Privileged #1 - How are you?

One of my most memorable patients was a wonderful lady with floridly metastatic, unresponsive to treatment, triple negative breast cancer who developed subsequent cardiomyopathy from chemotherapy. She had an EF of <10% and during the course of her hospitalization underwent multi-organ system failure from end organ ischemia. To translate this into normal speak: she had the worst possible breast cancer, with the worst possible response to treatment, and the worst possible side effects.

I was only an intern but I had to give 'the talk.' I sat her family in a conference room, went through the facts of her case slowly, and gave my assessment: she had two terminal conditions, both of which we could not fix. The family cried, and the oncologist piped up about radiation, or another round of chemo if we could get her heart back, or something ridiculous. I ignored him completely. I sat there for five painful minutes while they cried and asked me "Why?!" Once you have done this a few times, you realize that as much as a family wants the answer, you do not have it. Bad luck? Fate? God's will? There is no right answer to this question, only tissues and holding a hand.

The family consented to weaning off vasopressors (medications to elevate blood pressure), and with her loved ones at her bedside, we turned off all the supportive measures. I declared her dead about 30 minutes later. As memorable a moment as this was, it was not the most memorable.

The privileged moment came one day earlier. The oncology attending had just met with the family and discussed keeping their hopes up as well as future chemo options. It was a pep rally, to be sure. I was eating lunch at the time. My senior resident asked me to check on the labs, so I headed back to the ICU, and ran into the patient's sister in the hallway. I said, "Hi! How are you?" with a little wave.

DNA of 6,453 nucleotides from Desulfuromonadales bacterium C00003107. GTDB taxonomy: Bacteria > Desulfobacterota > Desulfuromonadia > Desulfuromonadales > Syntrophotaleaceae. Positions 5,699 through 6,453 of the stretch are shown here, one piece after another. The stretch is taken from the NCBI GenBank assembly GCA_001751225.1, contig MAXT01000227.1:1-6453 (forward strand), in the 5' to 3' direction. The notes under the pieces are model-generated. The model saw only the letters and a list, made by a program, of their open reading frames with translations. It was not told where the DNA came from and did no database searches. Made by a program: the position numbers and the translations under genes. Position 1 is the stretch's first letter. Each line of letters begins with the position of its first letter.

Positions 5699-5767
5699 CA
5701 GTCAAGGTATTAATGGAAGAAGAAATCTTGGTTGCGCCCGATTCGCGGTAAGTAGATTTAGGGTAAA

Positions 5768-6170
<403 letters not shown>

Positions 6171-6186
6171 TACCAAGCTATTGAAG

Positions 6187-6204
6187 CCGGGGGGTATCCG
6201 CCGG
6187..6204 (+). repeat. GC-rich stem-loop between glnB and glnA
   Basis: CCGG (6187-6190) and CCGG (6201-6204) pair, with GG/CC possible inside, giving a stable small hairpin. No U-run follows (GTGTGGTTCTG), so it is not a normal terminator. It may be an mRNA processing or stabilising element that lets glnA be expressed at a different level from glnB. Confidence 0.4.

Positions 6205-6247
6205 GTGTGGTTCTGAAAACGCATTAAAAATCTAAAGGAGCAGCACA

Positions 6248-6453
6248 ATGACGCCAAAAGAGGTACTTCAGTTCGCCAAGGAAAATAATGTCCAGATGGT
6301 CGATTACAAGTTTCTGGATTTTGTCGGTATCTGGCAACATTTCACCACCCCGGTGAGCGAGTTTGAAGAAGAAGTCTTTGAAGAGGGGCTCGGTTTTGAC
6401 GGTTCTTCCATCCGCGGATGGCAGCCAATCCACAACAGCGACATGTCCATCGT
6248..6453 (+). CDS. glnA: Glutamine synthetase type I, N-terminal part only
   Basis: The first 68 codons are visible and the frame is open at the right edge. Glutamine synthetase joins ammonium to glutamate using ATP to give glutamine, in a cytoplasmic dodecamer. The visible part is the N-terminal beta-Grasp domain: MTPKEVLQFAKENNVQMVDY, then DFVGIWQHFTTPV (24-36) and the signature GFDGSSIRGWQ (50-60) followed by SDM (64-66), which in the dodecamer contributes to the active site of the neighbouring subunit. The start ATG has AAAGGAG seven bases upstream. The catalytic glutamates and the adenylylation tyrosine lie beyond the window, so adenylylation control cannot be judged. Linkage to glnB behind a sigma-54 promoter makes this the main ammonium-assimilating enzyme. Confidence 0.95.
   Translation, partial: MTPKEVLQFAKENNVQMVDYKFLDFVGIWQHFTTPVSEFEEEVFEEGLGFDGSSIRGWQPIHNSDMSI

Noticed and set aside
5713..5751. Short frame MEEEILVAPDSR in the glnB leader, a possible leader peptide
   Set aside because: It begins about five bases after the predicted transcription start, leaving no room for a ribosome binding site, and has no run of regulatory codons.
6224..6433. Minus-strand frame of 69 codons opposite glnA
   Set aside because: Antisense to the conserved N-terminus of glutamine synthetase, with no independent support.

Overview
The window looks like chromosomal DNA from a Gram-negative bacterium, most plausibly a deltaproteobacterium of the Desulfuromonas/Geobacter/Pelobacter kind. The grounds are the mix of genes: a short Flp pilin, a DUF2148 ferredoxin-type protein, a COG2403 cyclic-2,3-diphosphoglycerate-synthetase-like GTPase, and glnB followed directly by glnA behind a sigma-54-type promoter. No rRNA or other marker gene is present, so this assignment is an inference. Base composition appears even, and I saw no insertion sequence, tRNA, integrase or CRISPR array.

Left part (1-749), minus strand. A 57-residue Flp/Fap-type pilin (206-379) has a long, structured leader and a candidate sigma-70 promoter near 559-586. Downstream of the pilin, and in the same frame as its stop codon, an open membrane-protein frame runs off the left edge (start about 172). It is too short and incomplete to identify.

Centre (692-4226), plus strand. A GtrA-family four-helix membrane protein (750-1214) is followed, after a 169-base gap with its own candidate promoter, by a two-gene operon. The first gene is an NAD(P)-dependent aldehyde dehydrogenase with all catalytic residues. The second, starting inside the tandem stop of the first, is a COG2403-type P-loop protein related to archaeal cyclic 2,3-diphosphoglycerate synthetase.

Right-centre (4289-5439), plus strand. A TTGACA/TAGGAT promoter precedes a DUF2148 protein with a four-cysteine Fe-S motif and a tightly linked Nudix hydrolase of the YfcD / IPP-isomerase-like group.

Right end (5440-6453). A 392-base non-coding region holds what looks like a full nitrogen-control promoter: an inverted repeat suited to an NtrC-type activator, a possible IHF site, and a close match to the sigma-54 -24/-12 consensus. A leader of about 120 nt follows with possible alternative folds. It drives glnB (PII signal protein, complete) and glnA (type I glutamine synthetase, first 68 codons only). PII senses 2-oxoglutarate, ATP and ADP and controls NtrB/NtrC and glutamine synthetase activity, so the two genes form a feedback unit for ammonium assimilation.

She looked at me, and managed say, "I'm fine, tha-" before bursting into tears. She collapsed to her knees in the hallway, and I had to help her into a chair. I got her some tissues and sat with her for 15 minutes. We joked a little about some funny things her sister had said. After regaining her composure, she looked at me directly, and asked, "Dr ifinding, is she going to die?" I told her that we should get her family together and talk about this, leading to the family meeting the next day.

I am still amazed that this small, chance event of saying hello could be so profound. It was the opening she sought, the chance to ask the question everyone had avoided. She just needed a chance to ask. And it made me realize that even the smallest interactions can have big impacts.

I also felt very honored by the trust placed in me by this family. I was the wet-behind-the-ears intern, but they saw me every morning doing my job, and that was enough for them, because being a good doctor means that you are someone worthy of trust.

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